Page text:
Merci. Alors, je vais juste prendre le relais et de la part de madame Laidlaw et de la part de monsieur Morin parce que c’est important, je trouve, pour moi, de porter mon chapeau comme pédagogue. S’il y a des suggestions, je dirais, à offrir, pas nécessairement des recommandations, mais des suggestions à offrir à des compagnies, des médias sociaux, à des personnes dans le monde politique qui nous aident à instancier, à réédifier notre démocratie libérale, je pense qu’il faut prôner une forme de pédagogie qui est beaucoup plus sociale que quelque chose qui reste dans les cultures, qui reste dans les écoles, qui reste dans nos institutions postsecondaires. Et par ça, je veux dire qu’on a besoin de promouvoir une réflexivité, une réflexivité qui nous aide à humaniser — pour reprendre les paroles de monsieur Morin —, à humaniser l’autre, et ça, c’est quelque chose qu’on ne voit pas assez souvent dans nos discussions en ligne autant que dans nos discussions face à face. Les discussions deviennent houleuses très, très souvent trop rapidement. Alors, comment est-ce qu’on peut développer des cadres pour poursuivre des discussions où on peut percer nos propres silos, nos propres chambres d’écho, pour qu’on puisse être à l’écoute de l’autre sans nécessairement réagir dans une façon où on commence à critiquer la personne au lieu de critiquer ou de proposer des idées sur le phénomène qui est devant nous? Je vais citer alors peut-être deux personnes qui m’ont beaucoup influencé avec leurs écritures. Il y a la grande politologue Chantal Mouffe, elle est belge d’origine, elle travaille maintenant en Angleterre, mais elle parle surtout d’une façon de développer un pluralisme qui est agoniste et pas nécessairement antagoniste. Comment est-ce qu’on peut être confortable dans la dissension. Ça, c’est quelque chose que j’essaie de développer moi-même, mais aussi avec les politiques qu’on développe autour des médias sociaux et la régulation, mais aussi nos comportements dans les médias sociaux. Et une deuxième chose que je vais mentionner ici, c’est comment est-ce qu’on peut développer une insécurité intellectuelle dans nos conversations, et ça, c’est Eamonn Callan de l’Université Stanford qui propose des cadres pour développer une insécurité intellectuelle pour qu’on puisse se questionner à tout moment, pour qu’on puisse être en dialogue civil en prenant la « francheté » et aussi une charité interprétative, et cette charité, c’est important parce que, dès qu’on est en désaccord avec quelqu’un, on a besoin de donner un peu de temps et pour nous de réfléchir, mais aussi de questionner cette personne pour voir d’où elle vient, c’est quoi les épistémologies, c’est quoi les origines de vos connaissances, comment est-ce que vous, vous avez développé cette opinion. Et avec cette charité interprétative, je pense qu’on peut développer des cadres beaucoup plus pluralistes où on pourrait être à l’écoute, on pourrait être en dissension plutôt que développer des modes de consensus en tous moments. Je vais arrêter là et merci beaucoup pour cette occasion de partager avec vous.


  5. Vivek Venkatesh, Prof. (Fine Arts – Concordia University)

    I try and read Chantal Mouffe every week as much as possible just to remember to listen before reacting, but I think their conception of agonism revolves around allowing for the possibility that you do not have to arrive at a consensus at every point in time and an agreement because of the dilution of the issue at stake. So an agonism will allow you to be very, very fiercely protective of your opinion, very fiercely protective of the rationale behind your opinion, but also at a certain point in time think, okay, there are different ways in which this particular issue is being proffered or offered to me because of the perspective of the other. That’s how I see it.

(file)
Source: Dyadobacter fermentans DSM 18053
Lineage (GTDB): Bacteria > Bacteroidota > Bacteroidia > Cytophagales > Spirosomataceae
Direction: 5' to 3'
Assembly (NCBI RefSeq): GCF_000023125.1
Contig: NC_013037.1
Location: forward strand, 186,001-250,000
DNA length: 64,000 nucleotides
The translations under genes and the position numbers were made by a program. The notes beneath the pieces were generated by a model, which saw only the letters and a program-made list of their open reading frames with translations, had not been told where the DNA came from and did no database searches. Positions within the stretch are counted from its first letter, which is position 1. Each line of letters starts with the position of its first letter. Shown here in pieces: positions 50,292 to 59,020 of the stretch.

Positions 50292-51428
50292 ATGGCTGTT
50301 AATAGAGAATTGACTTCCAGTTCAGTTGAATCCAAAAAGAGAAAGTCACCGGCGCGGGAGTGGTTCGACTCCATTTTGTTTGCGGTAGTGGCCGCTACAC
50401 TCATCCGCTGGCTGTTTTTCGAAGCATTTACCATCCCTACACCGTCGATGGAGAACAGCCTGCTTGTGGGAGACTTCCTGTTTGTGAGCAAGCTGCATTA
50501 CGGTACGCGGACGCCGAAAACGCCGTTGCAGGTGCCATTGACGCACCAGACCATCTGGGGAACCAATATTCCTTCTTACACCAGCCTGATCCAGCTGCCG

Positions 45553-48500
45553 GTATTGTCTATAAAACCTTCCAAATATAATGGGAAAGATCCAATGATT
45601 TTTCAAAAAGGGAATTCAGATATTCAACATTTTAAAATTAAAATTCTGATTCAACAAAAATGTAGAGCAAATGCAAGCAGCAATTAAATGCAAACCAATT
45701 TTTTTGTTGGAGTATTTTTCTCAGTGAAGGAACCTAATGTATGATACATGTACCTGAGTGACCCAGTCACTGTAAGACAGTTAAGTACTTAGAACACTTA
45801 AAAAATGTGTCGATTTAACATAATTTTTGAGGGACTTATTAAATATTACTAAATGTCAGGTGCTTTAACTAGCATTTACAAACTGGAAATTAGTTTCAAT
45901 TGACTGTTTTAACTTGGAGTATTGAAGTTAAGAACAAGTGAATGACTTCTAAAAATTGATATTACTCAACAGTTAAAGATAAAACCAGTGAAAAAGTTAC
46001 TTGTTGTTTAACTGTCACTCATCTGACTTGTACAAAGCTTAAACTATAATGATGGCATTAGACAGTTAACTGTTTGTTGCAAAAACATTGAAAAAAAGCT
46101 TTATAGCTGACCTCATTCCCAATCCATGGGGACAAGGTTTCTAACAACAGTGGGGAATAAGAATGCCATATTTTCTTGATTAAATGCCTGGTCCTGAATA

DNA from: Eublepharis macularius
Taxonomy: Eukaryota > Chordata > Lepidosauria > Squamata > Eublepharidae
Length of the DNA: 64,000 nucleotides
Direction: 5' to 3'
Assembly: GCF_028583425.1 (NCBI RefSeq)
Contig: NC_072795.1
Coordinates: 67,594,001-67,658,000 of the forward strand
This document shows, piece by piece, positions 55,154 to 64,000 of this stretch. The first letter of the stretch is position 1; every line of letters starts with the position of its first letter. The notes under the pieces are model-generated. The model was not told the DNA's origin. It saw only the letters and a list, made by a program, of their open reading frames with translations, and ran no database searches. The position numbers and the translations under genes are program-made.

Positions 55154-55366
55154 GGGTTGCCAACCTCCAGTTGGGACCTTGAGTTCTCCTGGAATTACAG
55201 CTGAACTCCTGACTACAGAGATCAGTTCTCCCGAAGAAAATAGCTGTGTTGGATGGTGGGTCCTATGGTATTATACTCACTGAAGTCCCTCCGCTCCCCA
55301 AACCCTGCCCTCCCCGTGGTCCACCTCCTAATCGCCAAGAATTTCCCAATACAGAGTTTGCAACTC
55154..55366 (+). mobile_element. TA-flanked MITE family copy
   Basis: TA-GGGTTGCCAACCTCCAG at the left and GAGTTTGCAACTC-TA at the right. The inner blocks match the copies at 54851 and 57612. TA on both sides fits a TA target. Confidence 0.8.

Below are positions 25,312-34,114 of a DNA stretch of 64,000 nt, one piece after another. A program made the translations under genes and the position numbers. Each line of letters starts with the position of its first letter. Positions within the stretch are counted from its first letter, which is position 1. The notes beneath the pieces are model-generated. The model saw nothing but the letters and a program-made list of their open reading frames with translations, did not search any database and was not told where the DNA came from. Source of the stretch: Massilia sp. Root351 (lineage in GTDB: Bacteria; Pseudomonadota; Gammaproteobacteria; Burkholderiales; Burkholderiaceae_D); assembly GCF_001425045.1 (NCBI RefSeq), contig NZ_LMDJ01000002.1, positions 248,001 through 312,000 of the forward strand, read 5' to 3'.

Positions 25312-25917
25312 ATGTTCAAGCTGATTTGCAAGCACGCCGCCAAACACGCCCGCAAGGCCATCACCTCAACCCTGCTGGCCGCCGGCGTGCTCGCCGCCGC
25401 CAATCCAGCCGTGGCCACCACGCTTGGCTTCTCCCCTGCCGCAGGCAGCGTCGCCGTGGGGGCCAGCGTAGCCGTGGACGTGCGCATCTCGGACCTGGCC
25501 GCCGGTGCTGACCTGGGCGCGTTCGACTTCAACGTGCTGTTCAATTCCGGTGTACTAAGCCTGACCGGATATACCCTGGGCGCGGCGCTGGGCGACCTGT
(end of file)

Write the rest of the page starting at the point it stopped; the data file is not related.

6. Vivek Venkatesh, Prof. (Fine Arts – Concordia University)

    Yeah. Thank you.


  7. Vivek Venkatesh, Prof. (Fine Arts – Concordia University)

    Thank you. Yeah, this is Vivek Venkatesh here. Yeah, this is a good question, and the sign of a good question is the hesitation that I have in responding to it. Where I think I will lead off, and perhaps invite more reflection, is to think carefully about the role of journalism, specifically in promoting pluralistic forms of discussion. And so to what extent are we asking for journalists to create spaces for pluralism; whether those spaces are inhabited by antagonistic forms of discussion versus more agonistic forms I think is a question of education, and also of intent, right, to a certain extent. What do I intend to do here? Do I intend to rile the person speaking on the other side of the issue, or do I intend to think more carefully about, okay, do I -- am I learning something about the issue? Am I going to provide a specific perspective because someone thinks differently about this? And I don’t think that we should be demonizing either form of those, right? I think that antagonism is necessary when injustices, inequalities are consistently meted out on marginalized groups of people. And so part of this comes with, not with looking specifically at one media outlet and saying we need to encourage pluralism in that media outlet. The question is; does the media environment allow for a fair representation of multiple viewpoints. So to what extent are we, in fact, encouraging multiple viewpoints to emanate from various media outlets? The second question, which is related to it is; what tools are available for the public? Whether those tools are pedagogical, whether they are political, whether they are legal; what tools are available for the public to be able to enact some form of fact-checking, some form of figuring out the veracity of what they’re listening to? So part of that responsibility lies in regulations, lies in policies, part of it also lies in our education system. So it’s a very short way of saying the answer is very complicated. But I am thankful, though, to be a citizen of, and to be living in, a country where I know that I can find divergent opinions on a topic. But I also rely on my ability to make certain critical decisions about which opinions am I going to side with, based on the veracity of what’s being presented.